I was born and raised in Shreveport, Louisiana. After high school, I went on to work in construction for thirty years and had three children. I’ve always had an interest in criminal justice and enjoy watching the news and keeping up with criminal law in my free time. At 52 years old, I would describe himself as a hardworking, dedicated man of my word.
Over the course of my life, I have had multiple interactions with the police and in September of 2018, I was wrongly charged for trespassing. As I was walking by a store, the store owners had called the police to complain about people down the street. When the police arrived, they mistakenly assumed I was a part of the group the store owners had complained about and stopped me. After the officer realized his mistake, he told me that they would correct their mistake and told Shreveport City Court to drop my charge for trespassing.
A year later on November 15, 2019, I was walking to my house in downtown Shreveport. I had just left a river boat from eating and had been waiting for a taxi for over an hour. It was then, when I figured it would be quicker to walk home. About halfway into my trip, I was walking on the right side of the road when a police officer called out to me. The officer began asking me questions such as ‘where are you coming from’, ‘have you been drinking’, and ‘where are you going’. After calmly informing the officer that I was on his way home and had not been drinking, the officer became more intrusive and called for assistance. Though I was familiar with the surrounding area, the officer told me I was going the wrong way to Shreveport. She then began to search me, going through my jacket where the only thing they found were my glasses. When interacting with the police, I was very careful and only spoke when necessary. Although the body cameras on the police officers somewhat reassured me, I was still in fear for my life.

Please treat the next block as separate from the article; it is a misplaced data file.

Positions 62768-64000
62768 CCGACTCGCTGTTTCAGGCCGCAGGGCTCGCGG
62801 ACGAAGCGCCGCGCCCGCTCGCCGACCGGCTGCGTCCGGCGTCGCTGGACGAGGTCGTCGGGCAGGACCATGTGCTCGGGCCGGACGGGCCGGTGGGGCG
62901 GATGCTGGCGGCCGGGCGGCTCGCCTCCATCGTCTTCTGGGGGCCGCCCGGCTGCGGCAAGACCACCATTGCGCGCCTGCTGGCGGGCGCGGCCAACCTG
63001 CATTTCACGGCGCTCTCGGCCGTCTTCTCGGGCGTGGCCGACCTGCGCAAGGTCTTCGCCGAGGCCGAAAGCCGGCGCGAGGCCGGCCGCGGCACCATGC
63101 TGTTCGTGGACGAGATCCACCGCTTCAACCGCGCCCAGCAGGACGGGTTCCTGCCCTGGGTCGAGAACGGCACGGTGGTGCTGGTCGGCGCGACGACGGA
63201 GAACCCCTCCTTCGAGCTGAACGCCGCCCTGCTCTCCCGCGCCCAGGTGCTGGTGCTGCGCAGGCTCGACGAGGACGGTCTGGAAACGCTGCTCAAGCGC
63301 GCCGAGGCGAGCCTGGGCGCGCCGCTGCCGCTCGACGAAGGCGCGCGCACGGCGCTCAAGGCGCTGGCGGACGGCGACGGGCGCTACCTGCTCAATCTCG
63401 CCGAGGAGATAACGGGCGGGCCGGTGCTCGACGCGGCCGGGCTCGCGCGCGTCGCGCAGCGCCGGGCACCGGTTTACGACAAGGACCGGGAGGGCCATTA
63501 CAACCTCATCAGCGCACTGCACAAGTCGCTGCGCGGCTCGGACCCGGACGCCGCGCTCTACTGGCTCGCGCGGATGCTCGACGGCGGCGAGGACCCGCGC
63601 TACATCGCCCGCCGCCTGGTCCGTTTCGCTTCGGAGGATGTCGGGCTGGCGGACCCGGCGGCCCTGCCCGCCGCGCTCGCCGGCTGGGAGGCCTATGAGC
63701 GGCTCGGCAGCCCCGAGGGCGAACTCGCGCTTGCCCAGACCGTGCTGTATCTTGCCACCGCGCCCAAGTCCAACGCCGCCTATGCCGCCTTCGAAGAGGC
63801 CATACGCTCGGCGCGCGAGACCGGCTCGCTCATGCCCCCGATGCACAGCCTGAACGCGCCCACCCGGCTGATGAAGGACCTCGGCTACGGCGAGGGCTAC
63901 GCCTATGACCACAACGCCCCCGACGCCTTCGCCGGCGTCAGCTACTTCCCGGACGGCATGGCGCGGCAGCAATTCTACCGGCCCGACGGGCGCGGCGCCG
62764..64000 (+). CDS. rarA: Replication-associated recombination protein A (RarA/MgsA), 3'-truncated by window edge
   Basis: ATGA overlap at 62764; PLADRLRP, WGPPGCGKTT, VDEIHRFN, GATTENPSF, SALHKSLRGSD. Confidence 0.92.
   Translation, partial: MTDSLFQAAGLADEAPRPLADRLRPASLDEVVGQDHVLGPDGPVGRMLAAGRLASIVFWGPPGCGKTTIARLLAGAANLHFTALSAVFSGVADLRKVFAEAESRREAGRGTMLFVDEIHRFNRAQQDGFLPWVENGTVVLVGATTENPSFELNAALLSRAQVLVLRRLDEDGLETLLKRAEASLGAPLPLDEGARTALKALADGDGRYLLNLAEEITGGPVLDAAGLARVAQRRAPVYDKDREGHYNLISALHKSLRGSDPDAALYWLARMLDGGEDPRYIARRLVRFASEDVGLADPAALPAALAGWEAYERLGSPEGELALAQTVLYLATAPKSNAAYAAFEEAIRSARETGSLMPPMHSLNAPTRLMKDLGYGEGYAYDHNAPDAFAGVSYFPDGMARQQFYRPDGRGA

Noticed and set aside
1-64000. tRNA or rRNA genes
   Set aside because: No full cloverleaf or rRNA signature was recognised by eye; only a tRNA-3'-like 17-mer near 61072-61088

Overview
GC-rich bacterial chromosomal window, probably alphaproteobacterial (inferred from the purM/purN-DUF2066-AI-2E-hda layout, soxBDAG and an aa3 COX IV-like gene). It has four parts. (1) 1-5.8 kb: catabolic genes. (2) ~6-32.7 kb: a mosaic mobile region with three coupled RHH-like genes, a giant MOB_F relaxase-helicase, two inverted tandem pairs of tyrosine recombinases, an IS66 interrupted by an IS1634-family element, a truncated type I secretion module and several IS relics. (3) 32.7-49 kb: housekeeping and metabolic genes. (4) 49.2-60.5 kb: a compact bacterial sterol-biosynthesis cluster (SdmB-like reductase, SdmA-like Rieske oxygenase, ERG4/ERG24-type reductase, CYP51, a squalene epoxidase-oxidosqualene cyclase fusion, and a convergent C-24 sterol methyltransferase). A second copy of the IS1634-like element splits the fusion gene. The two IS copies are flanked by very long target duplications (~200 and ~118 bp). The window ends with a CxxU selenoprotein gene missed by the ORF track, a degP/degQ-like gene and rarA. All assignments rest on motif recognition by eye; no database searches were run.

After the officer was done searching me and had found nothing, she said “I can’t leave you here like this, you might hurt yourself”. I was not breathalyzed and had not said anything insinuating that I was intoxicated. My Miranda Rights were not read to me and I was subsequently taken to Shreveport City Jail where I was told that they had a hold on me for my prior charge of trespassing that had not been resolved. Because of this, I was detained and served 40 days in Shreveport City Jail until I found out that I could bail out.
While in jail, I was put in lock down without probable cause and was told the only way to get out was to beg the jailers who caused the lockdown. This resulted in me being assaulted by a female inmate on November 19th, 2019. This only aggravated my pre-existing heart condition and spinal injury as I had just had back surgery. I was beaten in front of a supervisor and nothing was done to stop or prevent my attack. Moreover, I was denied medical treatment after my sustained injuries, leaving me with permanent disabilities that impact my life to this day. Once I was released, I submitted a complaint to Internal Affairs but never got a response.
I never got a proper cause trial and Judge Randell and Judge Irvin signed the bench warrant for my arrest and presided over my case from September 2018 to September 2020. From there, Judge Pamela S. Lattier and prosecutor Monique Davis took over my case and they used malicious prosecution and fake subpoenas to intimidate me into taking a plea deal. They claimed that police officer David Ware, the officer present during my arrest in September of 2018, would testify against me. I believe that the prosecutors knew that Officer Ware did not plan on testifying and when I realized this, I protested in court and asked for access to video recordings of the trial. I never received the video recordings, even though the judge had ordered that I be given them.